Guarding the Gates


Varsity News photo / LOREAL DODSON

Ophelia Joseph thougth she would feel isolated in the entrance booth, but she does not.



Before you set foot on the Detroit Mercy campus, something comes between your car and the entrance to the university: a red-and-white striped bar.

It is the first line of defense stopping someone from coming through the gates of Detroit Mercy.

Have you ever wondered who controls the bar that goes up and down throughout the school day?

Sometimes, a Public Safety officer works in the gate booth and operates the barrier, but often it is a student auxiliary worker.

They are few and far between, but they are easy to spot because their uniform is a bright fluorescent yellowish-green coat.

A regular work day for the student auxiliary consists of sitting in one of the two booths – Fisher or Tower.

The Fisher booth is next to the Fisher administration building and handles traffic from Livernois Avenue.

The newest booth is called Tower, with traffic coming off McNichols/Six Mile Road.

Freshman Ophelia Joseph started working at the gates in October 2017.

Her friend Diedre, who is also a student auxiliary worker, told her about the job and she applied soon after.

At first, she didn’t like it. She felt isolated – a challenge for someone who considers herself a social person.

But now Joseph appreciates it because she can do her homework and still do her job properly.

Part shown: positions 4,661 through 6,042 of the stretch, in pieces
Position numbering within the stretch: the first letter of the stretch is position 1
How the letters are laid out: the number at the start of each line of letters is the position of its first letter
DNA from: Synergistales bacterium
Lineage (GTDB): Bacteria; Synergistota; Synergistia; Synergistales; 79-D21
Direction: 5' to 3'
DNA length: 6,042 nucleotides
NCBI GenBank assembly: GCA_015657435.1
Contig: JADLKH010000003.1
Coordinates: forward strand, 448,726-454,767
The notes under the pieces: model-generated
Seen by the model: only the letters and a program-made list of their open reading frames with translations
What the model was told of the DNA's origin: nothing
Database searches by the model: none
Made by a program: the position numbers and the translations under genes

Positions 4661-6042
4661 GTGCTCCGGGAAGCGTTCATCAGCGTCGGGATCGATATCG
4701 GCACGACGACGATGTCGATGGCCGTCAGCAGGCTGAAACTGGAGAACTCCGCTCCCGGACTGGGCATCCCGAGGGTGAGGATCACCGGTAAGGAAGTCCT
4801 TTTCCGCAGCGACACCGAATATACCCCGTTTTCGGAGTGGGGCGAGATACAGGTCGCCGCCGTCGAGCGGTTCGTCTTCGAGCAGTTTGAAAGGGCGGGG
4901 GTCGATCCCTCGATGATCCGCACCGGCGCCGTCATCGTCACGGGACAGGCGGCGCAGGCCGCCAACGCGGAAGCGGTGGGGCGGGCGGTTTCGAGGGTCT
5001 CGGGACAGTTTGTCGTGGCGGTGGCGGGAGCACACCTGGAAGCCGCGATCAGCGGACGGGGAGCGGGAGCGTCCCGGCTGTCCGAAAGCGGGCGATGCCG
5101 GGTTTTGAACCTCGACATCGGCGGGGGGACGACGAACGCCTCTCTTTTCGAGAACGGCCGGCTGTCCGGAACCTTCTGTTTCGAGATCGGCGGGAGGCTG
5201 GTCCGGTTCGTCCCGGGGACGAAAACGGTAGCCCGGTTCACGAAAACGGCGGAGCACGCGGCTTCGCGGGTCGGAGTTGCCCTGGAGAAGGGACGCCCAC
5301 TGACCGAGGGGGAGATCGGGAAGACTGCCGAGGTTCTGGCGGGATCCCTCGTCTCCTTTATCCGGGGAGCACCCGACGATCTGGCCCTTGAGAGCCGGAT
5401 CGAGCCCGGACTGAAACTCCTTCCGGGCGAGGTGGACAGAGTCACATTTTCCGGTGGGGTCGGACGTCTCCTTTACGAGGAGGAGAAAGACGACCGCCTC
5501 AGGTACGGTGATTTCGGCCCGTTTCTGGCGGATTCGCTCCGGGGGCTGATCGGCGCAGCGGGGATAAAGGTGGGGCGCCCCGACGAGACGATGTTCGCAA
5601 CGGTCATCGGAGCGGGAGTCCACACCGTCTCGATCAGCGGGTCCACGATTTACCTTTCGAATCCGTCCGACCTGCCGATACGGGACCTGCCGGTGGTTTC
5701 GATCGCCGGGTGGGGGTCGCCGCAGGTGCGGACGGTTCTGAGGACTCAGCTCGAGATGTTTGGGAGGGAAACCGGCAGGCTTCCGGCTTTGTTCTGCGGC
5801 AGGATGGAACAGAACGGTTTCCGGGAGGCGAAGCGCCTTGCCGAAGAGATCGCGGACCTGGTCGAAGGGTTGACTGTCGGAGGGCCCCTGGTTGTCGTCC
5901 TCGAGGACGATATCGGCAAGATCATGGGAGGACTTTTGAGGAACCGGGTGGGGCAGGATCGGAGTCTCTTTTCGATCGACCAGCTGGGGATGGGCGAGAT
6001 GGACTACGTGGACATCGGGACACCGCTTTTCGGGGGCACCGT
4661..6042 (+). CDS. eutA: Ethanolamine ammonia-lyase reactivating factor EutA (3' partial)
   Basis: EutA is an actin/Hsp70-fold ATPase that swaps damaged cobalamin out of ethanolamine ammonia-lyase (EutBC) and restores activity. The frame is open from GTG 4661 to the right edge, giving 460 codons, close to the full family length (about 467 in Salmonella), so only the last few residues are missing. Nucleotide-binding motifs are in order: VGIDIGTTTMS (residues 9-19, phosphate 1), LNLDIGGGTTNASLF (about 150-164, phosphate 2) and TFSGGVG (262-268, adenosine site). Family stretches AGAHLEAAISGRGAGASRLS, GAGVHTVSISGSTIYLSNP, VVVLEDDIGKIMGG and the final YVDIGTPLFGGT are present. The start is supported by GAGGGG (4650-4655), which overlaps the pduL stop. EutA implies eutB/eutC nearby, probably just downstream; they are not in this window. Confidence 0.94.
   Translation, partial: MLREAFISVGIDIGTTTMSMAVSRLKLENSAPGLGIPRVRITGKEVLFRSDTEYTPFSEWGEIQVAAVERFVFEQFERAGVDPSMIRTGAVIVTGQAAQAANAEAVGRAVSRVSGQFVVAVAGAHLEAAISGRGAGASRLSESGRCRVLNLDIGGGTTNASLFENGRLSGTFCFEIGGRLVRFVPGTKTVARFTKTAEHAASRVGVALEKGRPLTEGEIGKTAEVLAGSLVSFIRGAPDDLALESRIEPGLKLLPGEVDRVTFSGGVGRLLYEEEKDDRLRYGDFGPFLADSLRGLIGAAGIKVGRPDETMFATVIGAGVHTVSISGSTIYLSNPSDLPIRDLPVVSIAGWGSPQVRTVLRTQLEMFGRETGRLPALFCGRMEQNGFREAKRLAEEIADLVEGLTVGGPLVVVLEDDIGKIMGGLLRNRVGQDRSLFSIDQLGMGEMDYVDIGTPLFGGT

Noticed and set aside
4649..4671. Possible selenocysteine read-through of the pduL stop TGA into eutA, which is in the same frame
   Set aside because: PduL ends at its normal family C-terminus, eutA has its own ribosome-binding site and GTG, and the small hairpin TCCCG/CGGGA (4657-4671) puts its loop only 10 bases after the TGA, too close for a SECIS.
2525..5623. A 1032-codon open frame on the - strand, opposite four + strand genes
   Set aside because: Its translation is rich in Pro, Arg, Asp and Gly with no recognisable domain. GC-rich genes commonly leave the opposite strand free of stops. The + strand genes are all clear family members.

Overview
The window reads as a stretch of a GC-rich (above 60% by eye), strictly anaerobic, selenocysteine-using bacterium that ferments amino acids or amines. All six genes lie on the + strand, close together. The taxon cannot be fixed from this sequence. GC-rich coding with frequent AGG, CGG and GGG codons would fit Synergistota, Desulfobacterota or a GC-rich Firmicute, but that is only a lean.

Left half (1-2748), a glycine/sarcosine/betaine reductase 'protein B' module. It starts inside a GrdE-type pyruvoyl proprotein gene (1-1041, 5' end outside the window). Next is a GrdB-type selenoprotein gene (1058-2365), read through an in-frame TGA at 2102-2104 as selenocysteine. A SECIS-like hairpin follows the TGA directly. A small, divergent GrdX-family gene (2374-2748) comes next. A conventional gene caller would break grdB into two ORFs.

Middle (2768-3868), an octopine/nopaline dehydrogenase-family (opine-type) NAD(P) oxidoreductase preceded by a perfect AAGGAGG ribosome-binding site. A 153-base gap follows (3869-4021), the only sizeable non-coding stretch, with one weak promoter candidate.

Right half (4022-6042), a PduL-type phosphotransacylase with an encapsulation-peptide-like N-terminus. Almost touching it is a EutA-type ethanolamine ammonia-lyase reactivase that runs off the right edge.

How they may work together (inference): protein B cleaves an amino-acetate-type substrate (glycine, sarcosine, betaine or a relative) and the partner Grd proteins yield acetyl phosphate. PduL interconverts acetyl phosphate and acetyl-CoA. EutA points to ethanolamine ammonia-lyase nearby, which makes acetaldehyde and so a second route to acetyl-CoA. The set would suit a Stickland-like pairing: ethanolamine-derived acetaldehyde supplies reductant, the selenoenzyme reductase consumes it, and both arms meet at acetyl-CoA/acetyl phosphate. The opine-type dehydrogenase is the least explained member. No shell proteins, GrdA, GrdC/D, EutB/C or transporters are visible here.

She enjoys the moments of peace and quiet and being alone in the booth.

It gives her a chance to take some time for herself.

“A lot of people think we just let in whoever,” she said. “But if someone doesn’t have any identification on them, we can’t let them in.”

There have been times when Joseph has had to call Public Safety because someone wasn’t cooperating.

The best part of being a student auxiliary employee is scheduling flexibility, she said.

Her supervisor, Sgt. Sean Bacon, understands that school is a priority for student workers.

If there is a time when she needs to take off to study for a test or needs to make hours up due to school, he tries to be accommodating.

The newest addition to the student auxiliary family is Angel Hollobaugh, a junior majoring in religious studies.

She started working for Public Safety in January and said the experience has been great.

“The officers and the other student auxiliaries I have met have all been really nice and welcoming,” said Hollobaugh.

Similar to Joseph, Hollobaugh likes the idea of being able to do her job and homework in a timely manner.

Hollobaugh said that a lot of people wonder if there is heat in the booth.

She assures everyone that no one needs to worry about workers freezing.

Hollobaugh said the position has taught her how to follow through with different protocols and procedures that she didn’t know before.  

It also doesn’t hurt that it pays nicely, she said.